Day one was a success. While many kids bawled and vomited, he waltzed in. Though mommies were told they could sit in for three days, Adiv told me I could go sit in the car. "Don't disturb me", he added. So I returned home happily, to spend three hours of "me" time. I'd now be able to read or talk on the phone (without having to answer important questions about the power rangers or Micheal Jackson), watch movies ("Inglorious Bastards" had gathered dust for a year before I finally watched it), and cook. After these three hours I'd go and pick him up. He'd play for a bit, before eventually agreeing to return home, hungry and tired. During lunch we'd talk about his day. For a week or two, when they hadn't done much, I assumed they were merely waiting for the kids to settle down. While those who cried were being carried around, Adiv entertained himself. They didn't sing songs or engage in fun activities. Also, the toys had I'd seen on the shelves during the orientation, seemed to have disappeared. To make matters worse, I overheard the teacher talk to a child who wanted to play outside. "Can't go out," she said. "Too much hot is there." A lot of the parents didn't mind the teacher's language skills, as their kids spoke no English. We were worried, because Adiv spoke only English and we didn't want him picking up any incorrect English in school.
Though I was worried about the teacher's language skills, I decided to give it time. Adiv didn't seem unhappy, and I hoped he'd make friends and have some fun.
After a month, I began realizing that all wasn't well. At first Adiv began saying he didn't want to go to school. After a week, he began screaming and crying when we reached the gate. Both Ro and I would speak to him about what was bothering him, and all he'd say was that he was scared. I wondered if he was scared of the teacher, who seemed to lack warmth. She spoke loudly and often sounded rather harsh. "I'd be scared of her if i was 3", I told Rohit. Nonetheless, we decided to watch. I walked Adiv into his class one day (despite protests from the center head), and found 10 kids sitting around a table, quietly. I was unnerved, as I didn't think three-year-olds needed to sit like stiff zombies. They needed to explore, talk, and touch the toys that lay around them. After leaving him screaming and crying, I'd wait outside till the crying stopped. I knew this was no adjustment issue, as he was alright for so long. I spoke to the center head, trying to understand what the problem was, and she said my friendly, happy child was "unfriendly" and "anti-social"! Annoyed I let her know that if he was being unfriendly he was probably unhappy. She said we should give him time to settle.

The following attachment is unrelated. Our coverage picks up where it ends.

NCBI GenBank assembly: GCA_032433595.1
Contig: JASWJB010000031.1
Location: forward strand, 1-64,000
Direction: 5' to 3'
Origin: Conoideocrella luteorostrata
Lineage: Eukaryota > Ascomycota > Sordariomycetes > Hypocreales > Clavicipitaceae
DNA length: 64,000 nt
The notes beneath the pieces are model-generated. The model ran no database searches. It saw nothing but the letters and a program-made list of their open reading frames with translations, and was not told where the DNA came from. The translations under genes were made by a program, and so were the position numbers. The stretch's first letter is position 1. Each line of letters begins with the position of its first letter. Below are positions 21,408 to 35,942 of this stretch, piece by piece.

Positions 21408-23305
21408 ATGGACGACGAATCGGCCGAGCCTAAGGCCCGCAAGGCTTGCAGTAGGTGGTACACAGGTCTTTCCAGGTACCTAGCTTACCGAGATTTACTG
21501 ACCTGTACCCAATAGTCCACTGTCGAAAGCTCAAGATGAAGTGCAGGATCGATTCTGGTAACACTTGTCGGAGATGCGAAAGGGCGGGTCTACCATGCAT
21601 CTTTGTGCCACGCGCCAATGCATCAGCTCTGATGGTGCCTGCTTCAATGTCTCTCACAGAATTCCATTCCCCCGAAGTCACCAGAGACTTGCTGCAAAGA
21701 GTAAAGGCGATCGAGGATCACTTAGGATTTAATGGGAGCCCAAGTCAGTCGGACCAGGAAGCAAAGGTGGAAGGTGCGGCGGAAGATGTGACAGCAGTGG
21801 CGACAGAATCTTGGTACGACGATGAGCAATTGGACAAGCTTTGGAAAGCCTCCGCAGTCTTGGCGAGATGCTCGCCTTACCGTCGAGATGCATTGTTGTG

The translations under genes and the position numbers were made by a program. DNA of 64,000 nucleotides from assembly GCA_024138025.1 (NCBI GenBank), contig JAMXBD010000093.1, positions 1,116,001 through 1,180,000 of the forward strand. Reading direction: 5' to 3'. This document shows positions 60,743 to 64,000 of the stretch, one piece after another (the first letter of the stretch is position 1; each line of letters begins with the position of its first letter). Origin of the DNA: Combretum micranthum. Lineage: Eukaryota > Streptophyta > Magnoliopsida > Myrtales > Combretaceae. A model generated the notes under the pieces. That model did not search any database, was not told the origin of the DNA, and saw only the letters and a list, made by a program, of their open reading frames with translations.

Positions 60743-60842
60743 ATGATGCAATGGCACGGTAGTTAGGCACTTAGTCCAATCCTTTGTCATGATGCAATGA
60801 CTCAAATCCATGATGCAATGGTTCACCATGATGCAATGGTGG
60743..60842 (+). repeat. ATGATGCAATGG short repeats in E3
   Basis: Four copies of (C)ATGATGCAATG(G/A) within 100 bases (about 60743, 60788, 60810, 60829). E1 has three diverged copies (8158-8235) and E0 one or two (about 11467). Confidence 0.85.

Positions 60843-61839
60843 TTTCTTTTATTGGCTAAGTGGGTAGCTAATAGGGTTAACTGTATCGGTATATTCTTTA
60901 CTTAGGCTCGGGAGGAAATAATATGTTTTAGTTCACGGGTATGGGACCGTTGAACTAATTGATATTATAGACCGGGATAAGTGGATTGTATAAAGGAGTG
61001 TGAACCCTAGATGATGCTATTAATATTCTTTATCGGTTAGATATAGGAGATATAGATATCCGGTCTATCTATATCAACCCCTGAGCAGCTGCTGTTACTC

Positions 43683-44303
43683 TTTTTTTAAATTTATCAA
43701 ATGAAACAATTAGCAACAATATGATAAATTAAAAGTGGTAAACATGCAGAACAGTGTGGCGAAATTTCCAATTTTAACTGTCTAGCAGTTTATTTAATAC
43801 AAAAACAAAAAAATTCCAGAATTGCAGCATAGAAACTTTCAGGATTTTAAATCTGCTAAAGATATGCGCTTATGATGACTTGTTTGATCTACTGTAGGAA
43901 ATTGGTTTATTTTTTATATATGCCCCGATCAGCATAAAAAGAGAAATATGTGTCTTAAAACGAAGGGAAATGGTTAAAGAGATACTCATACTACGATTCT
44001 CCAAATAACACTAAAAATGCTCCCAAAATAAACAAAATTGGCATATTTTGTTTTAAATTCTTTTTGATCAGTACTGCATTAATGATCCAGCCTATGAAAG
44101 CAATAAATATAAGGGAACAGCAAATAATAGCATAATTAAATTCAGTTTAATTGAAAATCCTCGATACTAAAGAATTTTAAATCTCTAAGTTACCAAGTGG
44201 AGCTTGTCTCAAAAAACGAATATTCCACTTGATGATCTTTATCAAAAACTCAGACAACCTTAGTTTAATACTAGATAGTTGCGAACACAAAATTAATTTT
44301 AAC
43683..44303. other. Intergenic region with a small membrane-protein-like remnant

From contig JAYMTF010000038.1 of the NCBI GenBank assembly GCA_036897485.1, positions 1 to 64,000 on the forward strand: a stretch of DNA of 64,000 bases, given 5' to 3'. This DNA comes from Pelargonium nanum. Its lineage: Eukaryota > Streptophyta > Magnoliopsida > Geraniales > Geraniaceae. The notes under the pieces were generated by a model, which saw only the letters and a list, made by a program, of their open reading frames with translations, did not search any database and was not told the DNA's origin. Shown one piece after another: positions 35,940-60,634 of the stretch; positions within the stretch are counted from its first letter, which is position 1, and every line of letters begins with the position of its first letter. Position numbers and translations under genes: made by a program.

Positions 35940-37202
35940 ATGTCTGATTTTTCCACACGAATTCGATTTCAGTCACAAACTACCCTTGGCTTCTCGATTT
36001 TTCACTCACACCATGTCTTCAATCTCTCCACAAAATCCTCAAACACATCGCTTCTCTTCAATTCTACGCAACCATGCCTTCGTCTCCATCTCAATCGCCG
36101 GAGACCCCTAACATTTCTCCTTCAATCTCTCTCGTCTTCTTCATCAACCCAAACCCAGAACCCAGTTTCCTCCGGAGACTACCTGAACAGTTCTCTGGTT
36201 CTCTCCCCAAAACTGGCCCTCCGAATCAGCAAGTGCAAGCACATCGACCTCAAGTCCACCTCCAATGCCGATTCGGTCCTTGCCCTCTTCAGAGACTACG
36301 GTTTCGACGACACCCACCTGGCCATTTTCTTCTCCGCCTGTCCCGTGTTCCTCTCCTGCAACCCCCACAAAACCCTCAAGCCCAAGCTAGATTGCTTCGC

Things however got worse when Adiv began talking in his sleep. He was beginning to have nightmares about school. Also his temperament had begun to change. He was throwing frequent tantrums and seemed angry most of the time. He was terrified of his teacher, and he wasn't telling us why. Once they even left him by the gate all by himself, after another child had poured water on him. He stood alone with the watchman, waiting for me to come get him.
He was getting more and more unhappy and I had to find out what the problem was. It was then that I decided to engage in this role play activity with him. I told him I'd be Adiv and he would be aunty. He agreed happily because he has always loved make-believe games.
"Sing a nursery rhyme", he said.
Then immediately I felt a rap on my head. "Sing properly", he said authoritatively.
It was then that I discovered that his teacher was hitting him and probably mocking him. Both Ro and I were livid, and we took him off school immediately. We also complained to the director who said she'd look into the problem immediately. Meanwhile we decided we'd home school Adiv for a bit, till he got over his fear of school. Also we didn't want him to dislike school just because of a bad experience here. And as he was only three, we didn't think he needed to put up with this place any more.
This was a month ago, and we now spend two hours every day singing rhymes, painting, learning alphabets and numbers, reading stories, and watching classics like the "Jungle Book"! I may have lost out on some alone time, but I am happier because Adiv is happy. In a couple of months we intend to start him in a new school again, and this time we intend to make sure he feels safe and happy in the environment!